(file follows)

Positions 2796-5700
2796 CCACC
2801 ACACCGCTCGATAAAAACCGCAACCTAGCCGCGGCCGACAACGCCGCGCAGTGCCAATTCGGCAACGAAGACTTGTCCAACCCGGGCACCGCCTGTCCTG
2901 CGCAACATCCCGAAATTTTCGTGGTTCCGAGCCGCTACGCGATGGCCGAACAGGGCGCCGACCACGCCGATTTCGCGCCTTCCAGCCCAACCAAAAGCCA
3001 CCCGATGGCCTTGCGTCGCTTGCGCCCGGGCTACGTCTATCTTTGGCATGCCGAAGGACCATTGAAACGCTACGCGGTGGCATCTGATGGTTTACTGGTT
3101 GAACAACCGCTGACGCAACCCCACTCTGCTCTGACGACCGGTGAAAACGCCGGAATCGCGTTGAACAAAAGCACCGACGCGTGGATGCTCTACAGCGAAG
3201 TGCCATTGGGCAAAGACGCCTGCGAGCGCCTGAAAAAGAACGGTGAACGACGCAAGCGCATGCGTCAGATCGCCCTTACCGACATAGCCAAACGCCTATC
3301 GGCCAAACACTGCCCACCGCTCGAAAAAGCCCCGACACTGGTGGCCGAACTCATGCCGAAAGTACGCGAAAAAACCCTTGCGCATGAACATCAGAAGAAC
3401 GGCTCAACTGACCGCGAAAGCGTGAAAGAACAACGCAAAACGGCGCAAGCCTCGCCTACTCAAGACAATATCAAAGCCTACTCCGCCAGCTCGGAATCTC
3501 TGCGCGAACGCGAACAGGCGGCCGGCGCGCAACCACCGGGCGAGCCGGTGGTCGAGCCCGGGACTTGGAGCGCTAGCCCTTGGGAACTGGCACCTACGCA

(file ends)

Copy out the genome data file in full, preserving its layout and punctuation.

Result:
Positions 2796-5700
2796 CCACC
2801 ACACCGCTCGATAAAAACCGCAACCTAGCCGCGGCCGACAACGCCGCGCAGTGCCAATTCGGCAACGAAGACTTGTCCAACCCGGGCACCGCCTGTCCTG
2901 CGCAACATCCCGAAATTTTCGTGGTTCCGAGCCGCTACGCGATGGCCGAACAGGGCGCCGACCACGCCGATTTCGCGCCTTCCAGCCCAACCAAAAGCCA
3001 CCCGATGGCCTTGCGTCGCTTGCGCCCGGGCTACGTCTATCTTTGGCATGCCGAAGGACCATTGAAACGCTACGCGGTGGCATCTGATGGTTTACTGGTT
3101 GAACAACCGCTGACGCAACCCCACTCTGCTCTGACGACCGGTGAAAACGCCGGAATCGCGTTGAACAAAAGCACCGACGCGTGGATGCTCTACAGCGAAG
3201 TGCCATTGGGCAAAGACGCCTGCGAGCGCCTGAAAAAGAACGGTGAACGACGCAAGCGCATGCGTCAGATCGCCCTTACCGACATAGCCAAACGCCTATC
3301 GGCCAAACACTGCCCACCGCTCGAAAAAGCCCCGACACTGGTGGCCGAACTCATGCCGAAAGTACGCGAAAAAACCCTTGCGCATGAACATCAGAAGAAC
3401 GGCTCAACTGACCGCGAAAGCGTGAAAGAACAACGCAAAACGGCGCAAGCCTCGCCTACTCAAGACAATATCAAAGCCTACTCCGCCAGCTCGGAATCTC
3501 TGCGCGAACGCGAACAGGCGGCCGGCGCGCAACCACCGGGCGAGCCGGTGGTCGAGCCCGGGACTTGGAGCGCTAGCCCTTGGGAACTGGCACCTACGCA